Tuesday, June 25, 2013

I need thee

This is going to be brutally honest post. But I'm hoping it needs to be read because I sure need to write it.

People rarely admit that they have a favourite child. But they do. I know I do anyway. Fortunately the favour seems to swap and change. A few weeks ago, Georgie was hard work, and Charlie was such a delightful little snugglepot.

But this week? Oh, this week. I don't like Charlie. I just don't want to be around him, plain and simple.

I'm not sure whether maybe he's teething, or there is a nasty germ lurking somewhere that is making him feel bad. But I have a sneaking suspicion that he is just 18 months old. And he is finding life very frustrating right now. But, goodness me is he ever frustrating to deal with!

This morning, he woke up, and he smiled for two seconds, and then he whinged. He whinged because he fell over, he whinged because he couldn't get the door open, he cried when his sister reached something he couldn't, and then he roared when he got put in time out because he hit her out of sheer frustration. He whinged in time out, and then he whinged just because, before noticing I was making breakfast. Then he whinged and whinged and whinged at me, because obviously if he lets me know just how badly he wants breakfast, it will come faster. All before 8am.

I am so, so, weary of him right now.

I love him, so much. I do. I would run into a burning building to save him, I would take a bullet for him, I would develop super human strength and pull a car off him. I would. But living with him, dealing with him, being kind to him.... without losing my will to live? That requires a whole new level of love. One that I just don't always have the capacity for.

Yesterday was a bad day. Yesterday saw me wailing uncontrollably on the floor, after I lost my temper badly and shouted and raved and ranted, before unceremoniously dumping him in his cot so I didn't hurt him.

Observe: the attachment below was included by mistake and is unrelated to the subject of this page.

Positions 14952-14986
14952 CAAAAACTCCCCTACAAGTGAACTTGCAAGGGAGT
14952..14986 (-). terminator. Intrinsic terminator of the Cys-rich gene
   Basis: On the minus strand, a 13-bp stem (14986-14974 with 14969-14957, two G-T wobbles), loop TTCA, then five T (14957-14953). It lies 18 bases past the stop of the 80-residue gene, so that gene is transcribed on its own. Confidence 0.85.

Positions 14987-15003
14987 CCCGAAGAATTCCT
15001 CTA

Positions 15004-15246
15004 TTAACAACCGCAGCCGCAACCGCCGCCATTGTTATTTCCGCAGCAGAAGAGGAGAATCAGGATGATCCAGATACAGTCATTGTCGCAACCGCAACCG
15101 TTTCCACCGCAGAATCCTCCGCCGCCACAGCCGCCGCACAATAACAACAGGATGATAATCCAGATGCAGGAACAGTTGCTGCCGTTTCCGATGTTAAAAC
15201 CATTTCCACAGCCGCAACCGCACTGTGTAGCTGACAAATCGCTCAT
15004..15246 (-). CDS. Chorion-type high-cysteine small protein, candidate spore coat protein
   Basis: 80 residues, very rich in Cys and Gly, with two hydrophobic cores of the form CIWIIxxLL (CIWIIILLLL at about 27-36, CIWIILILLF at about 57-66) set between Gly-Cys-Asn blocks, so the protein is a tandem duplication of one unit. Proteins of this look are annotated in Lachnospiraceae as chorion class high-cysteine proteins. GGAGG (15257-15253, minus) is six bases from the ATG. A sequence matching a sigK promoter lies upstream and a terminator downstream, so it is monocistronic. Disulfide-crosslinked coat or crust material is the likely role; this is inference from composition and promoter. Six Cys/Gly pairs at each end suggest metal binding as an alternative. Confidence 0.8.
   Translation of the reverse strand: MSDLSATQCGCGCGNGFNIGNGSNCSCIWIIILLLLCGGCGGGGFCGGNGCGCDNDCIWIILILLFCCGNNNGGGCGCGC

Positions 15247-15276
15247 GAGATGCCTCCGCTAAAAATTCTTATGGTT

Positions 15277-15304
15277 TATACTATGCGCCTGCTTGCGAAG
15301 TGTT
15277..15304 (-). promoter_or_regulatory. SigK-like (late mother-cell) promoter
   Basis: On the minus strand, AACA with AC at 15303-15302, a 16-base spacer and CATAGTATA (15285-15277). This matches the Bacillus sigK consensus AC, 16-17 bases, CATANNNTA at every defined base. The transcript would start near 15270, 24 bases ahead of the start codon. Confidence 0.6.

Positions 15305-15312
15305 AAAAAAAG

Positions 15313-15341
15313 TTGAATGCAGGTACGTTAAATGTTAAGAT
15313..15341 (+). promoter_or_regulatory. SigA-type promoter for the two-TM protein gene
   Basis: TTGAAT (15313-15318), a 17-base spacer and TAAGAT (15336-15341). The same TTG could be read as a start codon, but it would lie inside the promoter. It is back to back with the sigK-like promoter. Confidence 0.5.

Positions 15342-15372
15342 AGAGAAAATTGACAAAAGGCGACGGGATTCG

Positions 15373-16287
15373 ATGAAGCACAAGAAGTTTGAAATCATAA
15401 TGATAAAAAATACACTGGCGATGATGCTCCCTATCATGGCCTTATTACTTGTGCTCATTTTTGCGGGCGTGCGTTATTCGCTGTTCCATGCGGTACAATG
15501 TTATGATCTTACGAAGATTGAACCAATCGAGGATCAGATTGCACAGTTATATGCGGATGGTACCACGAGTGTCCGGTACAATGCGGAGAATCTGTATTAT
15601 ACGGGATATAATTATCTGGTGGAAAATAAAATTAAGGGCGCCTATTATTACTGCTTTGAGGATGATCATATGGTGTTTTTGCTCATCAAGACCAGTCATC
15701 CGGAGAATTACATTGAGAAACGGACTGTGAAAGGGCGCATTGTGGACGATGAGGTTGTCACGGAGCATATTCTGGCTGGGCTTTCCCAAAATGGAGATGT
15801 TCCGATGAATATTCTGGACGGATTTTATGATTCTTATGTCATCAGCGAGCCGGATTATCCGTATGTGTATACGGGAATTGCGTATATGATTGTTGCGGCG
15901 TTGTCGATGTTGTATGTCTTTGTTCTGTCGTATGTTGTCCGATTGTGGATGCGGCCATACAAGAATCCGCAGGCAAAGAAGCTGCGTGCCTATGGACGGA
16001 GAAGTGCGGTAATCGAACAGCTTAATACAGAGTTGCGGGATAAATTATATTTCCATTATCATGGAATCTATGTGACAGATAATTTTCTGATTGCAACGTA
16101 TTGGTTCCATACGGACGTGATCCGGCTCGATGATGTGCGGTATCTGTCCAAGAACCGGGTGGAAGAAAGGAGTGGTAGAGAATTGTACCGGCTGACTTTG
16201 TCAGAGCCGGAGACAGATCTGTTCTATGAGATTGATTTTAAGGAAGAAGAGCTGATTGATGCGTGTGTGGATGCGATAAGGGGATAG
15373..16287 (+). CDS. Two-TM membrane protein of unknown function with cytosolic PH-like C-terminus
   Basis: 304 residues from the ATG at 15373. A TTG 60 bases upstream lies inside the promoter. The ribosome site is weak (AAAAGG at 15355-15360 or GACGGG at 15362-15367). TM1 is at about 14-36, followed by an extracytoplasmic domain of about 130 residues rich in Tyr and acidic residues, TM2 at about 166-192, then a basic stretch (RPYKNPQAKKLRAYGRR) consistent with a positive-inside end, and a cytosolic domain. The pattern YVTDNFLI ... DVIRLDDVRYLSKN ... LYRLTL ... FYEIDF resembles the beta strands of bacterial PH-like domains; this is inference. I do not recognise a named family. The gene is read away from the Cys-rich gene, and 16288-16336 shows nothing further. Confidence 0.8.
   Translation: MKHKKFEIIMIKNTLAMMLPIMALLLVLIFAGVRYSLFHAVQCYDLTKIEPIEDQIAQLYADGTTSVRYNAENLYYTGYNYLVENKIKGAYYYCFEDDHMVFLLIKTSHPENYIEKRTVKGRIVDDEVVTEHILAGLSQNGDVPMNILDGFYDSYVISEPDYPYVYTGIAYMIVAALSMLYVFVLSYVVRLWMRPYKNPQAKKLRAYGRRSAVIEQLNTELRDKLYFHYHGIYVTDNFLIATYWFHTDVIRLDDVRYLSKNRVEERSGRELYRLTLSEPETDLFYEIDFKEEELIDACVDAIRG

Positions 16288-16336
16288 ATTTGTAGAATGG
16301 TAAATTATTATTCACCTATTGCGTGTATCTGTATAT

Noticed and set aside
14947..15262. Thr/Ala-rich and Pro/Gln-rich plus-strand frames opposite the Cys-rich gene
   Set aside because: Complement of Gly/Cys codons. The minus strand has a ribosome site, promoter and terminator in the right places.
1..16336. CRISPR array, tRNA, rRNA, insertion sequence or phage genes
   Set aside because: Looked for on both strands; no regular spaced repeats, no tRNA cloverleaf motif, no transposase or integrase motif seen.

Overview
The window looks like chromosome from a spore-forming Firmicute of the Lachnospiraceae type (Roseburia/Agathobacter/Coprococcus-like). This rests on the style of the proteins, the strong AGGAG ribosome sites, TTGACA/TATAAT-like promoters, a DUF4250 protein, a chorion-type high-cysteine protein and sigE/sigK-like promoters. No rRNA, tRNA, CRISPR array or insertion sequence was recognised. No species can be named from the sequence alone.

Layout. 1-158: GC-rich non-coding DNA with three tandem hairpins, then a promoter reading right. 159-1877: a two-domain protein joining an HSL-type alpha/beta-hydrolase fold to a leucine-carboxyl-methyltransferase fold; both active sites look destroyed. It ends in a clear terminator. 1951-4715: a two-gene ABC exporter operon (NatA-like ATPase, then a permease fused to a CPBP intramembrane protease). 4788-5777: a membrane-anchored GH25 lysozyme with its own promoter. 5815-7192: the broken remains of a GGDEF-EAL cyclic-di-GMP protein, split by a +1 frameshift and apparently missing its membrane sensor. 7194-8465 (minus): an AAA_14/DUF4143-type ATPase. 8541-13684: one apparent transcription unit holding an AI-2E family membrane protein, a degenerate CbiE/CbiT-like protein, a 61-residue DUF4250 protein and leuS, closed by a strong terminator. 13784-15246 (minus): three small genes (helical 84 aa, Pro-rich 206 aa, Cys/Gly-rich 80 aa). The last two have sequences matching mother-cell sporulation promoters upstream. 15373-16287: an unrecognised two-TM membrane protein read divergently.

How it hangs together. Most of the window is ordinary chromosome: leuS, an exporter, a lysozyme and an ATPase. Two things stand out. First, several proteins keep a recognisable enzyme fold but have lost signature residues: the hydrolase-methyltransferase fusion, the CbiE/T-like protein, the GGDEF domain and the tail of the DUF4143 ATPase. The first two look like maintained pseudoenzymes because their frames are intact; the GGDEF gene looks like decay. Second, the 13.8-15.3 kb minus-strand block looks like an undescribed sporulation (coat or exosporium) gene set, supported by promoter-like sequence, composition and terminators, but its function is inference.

The problem is, this has been building for a while. He has been, for whatever reason, just difficult for a few weeks now. When he behaves this way, he needs extra love and extra kindness. People who are the most unlovable generally seem to need the most love. But after a prolonged period of unlovable-ness. I'm all tapped out. And then, I end up getting super-sensitive to his yucky behaviour, and I jump on him, for things that really shouldn't bother me. So I get more and more stressed and tired of him, and he senses it and needs me even more.... because he just wants to be loved! It's a vicious cycle that can be really hard to get out of.

I just don't have any cope left.

I need to draw on the strength of the One who is much, much kinder than me.

I will get through today, one tantrum, one wail at a time. When I want to scream and shout and cry and just run away..... I am going to pray, and pray, and pray. I am going to sing, and worship, and cry out to the only One who can grant me enough patience, and peace and love. I am going to do my best to love Charlie, as He loves me. And when my love is not enough, I trust He will make up the difference.